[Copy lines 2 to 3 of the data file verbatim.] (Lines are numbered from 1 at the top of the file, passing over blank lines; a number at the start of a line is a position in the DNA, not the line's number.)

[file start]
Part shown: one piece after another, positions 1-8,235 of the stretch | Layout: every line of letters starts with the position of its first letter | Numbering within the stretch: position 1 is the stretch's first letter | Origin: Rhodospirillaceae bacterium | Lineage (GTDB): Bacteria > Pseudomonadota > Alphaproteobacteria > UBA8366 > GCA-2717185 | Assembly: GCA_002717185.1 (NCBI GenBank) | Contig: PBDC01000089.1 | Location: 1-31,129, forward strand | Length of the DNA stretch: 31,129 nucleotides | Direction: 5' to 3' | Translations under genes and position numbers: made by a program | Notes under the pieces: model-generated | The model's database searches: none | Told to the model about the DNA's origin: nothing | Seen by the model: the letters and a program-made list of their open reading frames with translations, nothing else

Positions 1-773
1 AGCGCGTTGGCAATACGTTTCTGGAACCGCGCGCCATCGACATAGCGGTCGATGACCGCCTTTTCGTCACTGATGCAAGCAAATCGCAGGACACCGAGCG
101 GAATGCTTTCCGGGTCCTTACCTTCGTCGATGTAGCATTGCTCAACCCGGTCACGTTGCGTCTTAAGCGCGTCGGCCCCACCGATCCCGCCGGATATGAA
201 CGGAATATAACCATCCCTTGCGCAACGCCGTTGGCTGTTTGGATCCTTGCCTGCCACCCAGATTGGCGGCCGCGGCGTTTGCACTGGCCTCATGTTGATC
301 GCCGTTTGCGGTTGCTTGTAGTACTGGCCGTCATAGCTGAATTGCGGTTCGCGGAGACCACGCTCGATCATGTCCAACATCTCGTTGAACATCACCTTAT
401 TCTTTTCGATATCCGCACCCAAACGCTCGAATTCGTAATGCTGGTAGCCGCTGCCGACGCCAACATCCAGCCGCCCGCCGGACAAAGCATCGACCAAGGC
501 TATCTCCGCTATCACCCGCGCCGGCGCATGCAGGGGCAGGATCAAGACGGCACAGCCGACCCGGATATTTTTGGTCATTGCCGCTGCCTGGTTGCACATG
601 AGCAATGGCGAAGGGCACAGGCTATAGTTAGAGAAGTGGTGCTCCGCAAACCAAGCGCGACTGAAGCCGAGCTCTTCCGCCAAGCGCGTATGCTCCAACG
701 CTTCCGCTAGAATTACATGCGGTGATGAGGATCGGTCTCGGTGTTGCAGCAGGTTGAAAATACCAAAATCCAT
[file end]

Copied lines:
Positions 1-773
1 AGCGCGTTGGCAATACGTTTCTGGAACCGCGCGCCATCGACATAGCGGTCGATGACCGCCTTTTCGTCACTGATGCAAGCAAATCGCAGGACACCGAGCG